I spent almost a year working in Brussels back in 2015. I thought I’d share my experience from getting into public affairs in the ‘European capital’. However, as the time flies, realities I’ll be sharing might slightly change (but I guess not so much).

Background:

My move to Brussels was quite natural. I was involved in political marketing in my home country, working in parliament, ministry, on many election campaigns, and with politicians individually. After 5 years, I started to get bored of Slovakia and it’s general climate. I was considering to exit this ‘industry’ entirely but before that, I wanted to experience international politics – Brussels was an ultimate place to go! After all, what if I could really enjoy it and continue my career abroad?Tip: Explore the opportunities and growth within your field. Ask yourself a question: What do I enjoy doing? How I want my life to look like in several years? + don’t limit yourself geographically.

Timing ⏱

I quickly realized I wasn’t able to find a job or internship that will accept me without a Bachelor degree. I just had to wait until I was finished with my Bc. to be eligible in order to apply.

Tip: I’d suggest you do a lot of research and manage the timing beforehand. The selection process takes longer (everything in Bxl takes longer) than in a commercial sphere due to a range of procedures. Try looking for opportunities at least a year before you’d like to come in order to get a picture and meet the deadlines.

Early sunset at European Parliament

Erasmus 🌐

Squeeze the sh*t out of the Erasmus scheme! Apart from traveling to study at an EU university ( the selection depends on what partnerships your alma mater got secured for a particular year), there’s Erasmus + scheme that can support you while you’re taking the internship abroad. Another one can be Erasmus for young entrepreneurs.

Tip: Investigate the opportunities both online and at your university. Internship scheme can be handled by a third-party organization.

Anyway, this route requires a lot of bureaucracy so prepare to be patient.

 

Money 💸

This part needs a bit of a context so bear with me. 🙂

The industry of internships is indeed broken. The amount of unpaid opportunities is humongous and letting people work for free is a common practice.

Partially, the perception of an internship is that it’s part of the curriculum while you’re enrolled on university = part of your studies.

On the other hand, the demand is so huge and opportunities are constantly deprived to meet the numbers of young applicants. Back in 2015, while I was on a search, the wide-spread rumors proclaimed that you get app 800-1000 CVs for 1 internship placement.

I heard the number after I got accepted and if I knew it beforehand, I might’ve not continued. In fact, that’s probably the reason I was able to send ca 120 different applications. I clearly remember having a conversation with a young professional telling me ’you’ve sent 60 applications? That’s nothing!’. (She sent app 320 to get the one she truly enjoyed doing…)

True. It’s not about you not being as good or enough – it’s statistics.

Tip: With this in mind, be prepared and have an amount of money you can operate within your first months. It’s unclear when the grant might arrive and you get paid only after the first month (and a half) – depends on the organization. If you don’t have parents that can support you, spare some money before you travel.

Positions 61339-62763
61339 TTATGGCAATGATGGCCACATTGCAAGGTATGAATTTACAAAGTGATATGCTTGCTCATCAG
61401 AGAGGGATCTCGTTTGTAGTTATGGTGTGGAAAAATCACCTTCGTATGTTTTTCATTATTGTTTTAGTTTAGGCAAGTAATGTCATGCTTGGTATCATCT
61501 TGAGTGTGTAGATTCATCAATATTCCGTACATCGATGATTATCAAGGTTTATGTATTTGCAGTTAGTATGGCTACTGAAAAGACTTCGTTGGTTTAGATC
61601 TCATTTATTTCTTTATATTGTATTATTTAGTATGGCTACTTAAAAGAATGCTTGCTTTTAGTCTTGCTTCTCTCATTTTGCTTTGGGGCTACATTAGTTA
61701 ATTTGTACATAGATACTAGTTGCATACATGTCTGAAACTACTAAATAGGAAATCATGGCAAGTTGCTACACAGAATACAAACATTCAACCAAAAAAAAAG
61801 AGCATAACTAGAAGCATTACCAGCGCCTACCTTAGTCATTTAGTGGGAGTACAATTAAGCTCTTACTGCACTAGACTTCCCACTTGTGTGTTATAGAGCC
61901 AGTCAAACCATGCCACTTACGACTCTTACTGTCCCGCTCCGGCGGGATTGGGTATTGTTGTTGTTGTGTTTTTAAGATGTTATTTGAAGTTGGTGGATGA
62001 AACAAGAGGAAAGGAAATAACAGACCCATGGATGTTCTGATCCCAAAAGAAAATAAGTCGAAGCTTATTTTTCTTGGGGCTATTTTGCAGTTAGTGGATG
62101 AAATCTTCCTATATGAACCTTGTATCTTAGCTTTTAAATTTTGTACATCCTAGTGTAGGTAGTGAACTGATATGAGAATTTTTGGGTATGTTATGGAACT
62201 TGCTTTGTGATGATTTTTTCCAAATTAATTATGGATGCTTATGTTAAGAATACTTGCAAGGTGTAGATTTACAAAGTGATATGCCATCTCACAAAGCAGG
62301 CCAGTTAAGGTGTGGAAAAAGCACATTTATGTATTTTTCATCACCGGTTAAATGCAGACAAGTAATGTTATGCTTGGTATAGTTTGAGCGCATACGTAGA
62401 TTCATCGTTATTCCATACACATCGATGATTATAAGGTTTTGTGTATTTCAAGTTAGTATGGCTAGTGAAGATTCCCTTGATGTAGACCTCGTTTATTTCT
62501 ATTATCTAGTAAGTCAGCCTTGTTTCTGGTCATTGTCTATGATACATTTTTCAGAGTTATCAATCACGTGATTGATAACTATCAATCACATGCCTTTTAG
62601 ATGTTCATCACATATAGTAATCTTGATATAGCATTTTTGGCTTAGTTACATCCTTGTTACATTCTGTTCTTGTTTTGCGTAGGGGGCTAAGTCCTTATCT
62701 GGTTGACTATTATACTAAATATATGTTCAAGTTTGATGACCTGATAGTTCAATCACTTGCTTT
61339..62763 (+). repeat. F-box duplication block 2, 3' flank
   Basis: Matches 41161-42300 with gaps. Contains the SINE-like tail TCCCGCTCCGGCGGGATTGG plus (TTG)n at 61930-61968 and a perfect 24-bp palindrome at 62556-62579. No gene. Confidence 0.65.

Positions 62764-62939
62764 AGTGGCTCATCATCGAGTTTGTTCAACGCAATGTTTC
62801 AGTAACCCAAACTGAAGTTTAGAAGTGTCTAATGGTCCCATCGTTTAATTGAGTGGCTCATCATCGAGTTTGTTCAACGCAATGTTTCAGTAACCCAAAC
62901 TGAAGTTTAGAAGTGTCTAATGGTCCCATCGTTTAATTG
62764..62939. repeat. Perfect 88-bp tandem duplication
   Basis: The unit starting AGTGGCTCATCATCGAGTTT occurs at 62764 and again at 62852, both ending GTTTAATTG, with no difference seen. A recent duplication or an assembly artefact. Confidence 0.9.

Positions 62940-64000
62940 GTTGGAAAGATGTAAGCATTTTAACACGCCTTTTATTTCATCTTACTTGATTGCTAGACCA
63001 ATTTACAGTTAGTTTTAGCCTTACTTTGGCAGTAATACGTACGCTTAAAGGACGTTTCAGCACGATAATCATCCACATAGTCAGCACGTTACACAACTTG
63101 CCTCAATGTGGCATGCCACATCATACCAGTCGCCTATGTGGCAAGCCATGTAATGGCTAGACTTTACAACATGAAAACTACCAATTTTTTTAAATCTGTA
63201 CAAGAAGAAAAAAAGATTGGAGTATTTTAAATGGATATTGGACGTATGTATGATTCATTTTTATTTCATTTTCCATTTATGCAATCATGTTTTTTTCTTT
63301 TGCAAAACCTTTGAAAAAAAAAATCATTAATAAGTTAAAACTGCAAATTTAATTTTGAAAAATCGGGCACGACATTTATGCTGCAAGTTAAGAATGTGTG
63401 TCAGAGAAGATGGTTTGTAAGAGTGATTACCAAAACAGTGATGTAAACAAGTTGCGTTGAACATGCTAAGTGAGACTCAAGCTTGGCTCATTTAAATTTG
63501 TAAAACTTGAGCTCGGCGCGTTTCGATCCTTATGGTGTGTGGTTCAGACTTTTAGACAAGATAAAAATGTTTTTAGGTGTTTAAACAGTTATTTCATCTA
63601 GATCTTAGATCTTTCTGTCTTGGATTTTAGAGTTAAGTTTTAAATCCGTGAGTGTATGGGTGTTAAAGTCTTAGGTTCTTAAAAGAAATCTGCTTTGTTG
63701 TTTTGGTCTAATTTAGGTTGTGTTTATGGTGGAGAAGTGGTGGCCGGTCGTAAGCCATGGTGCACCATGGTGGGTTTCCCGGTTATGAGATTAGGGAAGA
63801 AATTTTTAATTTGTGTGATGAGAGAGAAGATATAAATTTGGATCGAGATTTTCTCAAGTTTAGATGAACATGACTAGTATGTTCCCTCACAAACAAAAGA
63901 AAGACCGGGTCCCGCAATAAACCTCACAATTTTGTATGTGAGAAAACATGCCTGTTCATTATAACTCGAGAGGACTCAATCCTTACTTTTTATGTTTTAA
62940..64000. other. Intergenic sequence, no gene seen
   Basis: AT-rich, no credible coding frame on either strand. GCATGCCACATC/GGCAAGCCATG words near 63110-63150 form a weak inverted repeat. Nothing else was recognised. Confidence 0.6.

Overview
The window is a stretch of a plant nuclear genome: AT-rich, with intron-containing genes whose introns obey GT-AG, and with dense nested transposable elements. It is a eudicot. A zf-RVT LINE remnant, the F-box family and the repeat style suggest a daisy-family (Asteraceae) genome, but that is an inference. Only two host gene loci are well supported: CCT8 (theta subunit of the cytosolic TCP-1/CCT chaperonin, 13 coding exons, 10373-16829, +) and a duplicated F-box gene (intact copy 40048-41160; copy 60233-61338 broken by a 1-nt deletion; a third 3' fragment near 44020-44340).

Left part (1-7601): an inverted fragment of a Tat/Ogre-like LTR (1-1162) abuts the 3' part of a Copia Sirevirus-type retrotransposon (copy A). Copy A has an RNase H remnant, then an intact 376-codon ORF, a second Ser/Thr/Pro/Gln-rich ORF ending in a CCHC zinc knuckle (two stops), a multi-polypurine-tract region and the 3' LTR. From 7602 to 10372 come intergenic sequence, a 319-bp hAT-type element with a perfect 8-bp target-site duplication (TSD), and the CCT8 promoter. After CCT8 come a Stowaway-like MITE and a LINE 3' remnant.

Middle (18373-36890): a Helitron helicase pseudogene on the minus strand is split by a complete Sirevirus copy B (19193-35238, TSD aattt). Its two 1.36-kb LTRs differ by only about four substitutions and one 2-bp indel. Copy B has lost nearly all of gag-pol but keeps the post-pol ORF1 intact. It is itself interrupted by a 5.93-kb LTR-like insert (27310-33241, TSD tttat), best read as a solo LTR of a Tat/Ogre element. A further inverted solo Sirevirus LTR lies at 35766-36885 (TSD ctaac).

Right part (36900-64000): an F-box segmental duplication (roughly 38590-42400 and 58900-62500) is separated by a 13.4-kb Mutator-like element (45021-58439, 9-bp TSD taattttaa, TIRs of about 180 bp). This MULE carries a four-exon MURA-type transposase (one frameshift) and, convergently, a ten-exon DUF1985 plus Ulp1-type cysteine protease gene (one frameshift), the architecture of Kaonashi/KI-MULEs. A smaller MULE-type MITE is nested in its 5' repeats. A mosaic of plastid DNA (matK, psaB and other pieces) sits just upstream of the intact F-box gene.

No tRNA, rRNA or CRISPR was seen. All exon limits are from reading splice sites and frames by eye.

Either way, I’d strongly suggest you’ll take only the paid ones. Especially if it’s not your very first experience working. Deep down, at the end of the day, it’s about your inner motivation and fulfillment. It’s great to work on a cause you love and do work you enjoy but at the same time – there are bills to pay and life to live!

No idea what was this meeting about.

 

Where to search for internships 💼

This part hugely depends on your professional preference and orientation. If you already know what part of public policy/affairs and causes you’re interested in, you’ll search for opportunities through a filter. If not, it’s always a good idea to start with the institution ones.

You can choose from:

altogether 12 institutions – find more details (and a spare weekend) here

… continue to search for

Think-tanks and here

Consultancies such as

Lobbying consultancies

Almost every advertisement agency has a ‘public policy’ department. Try to approach them.

Portals with EU job offers:

Eurobrussels

Euractiv

Graduateland

Student.be

Cosmopolitalians

Tip: Even if there’s no current opening, definitely go for unsolicited applications (except institutions). If you’re specialized and know exactly what you’d like to do and what value you can bring to an organization, sell yourself!

Another important hearing

Language

While English is essential, every other European language is definitely a plus! In my case, Slovak is not competitive at all. On the other hand, if you speak French, German, Italian or Spanish – this can be a great advantage!

Tip: If you’re looking for a job in commercial space, speaking Dutch or French is often a baseline requirement. English-only opportunities are scarce. However, with English only, you should get along at least in startup sphere.

Streets of Brussels

 

COMING UP NEXT:

– interview with a fellow public affair professional in Brussels
– practical tips on where to live, CVs, Brussels life, networking and more!

Are you considering moving to Brussels? Is there anything that caught your attention or would you like to ask something else?
Feel free to leave a comment – I’m happy to help and answer your questions. 🙂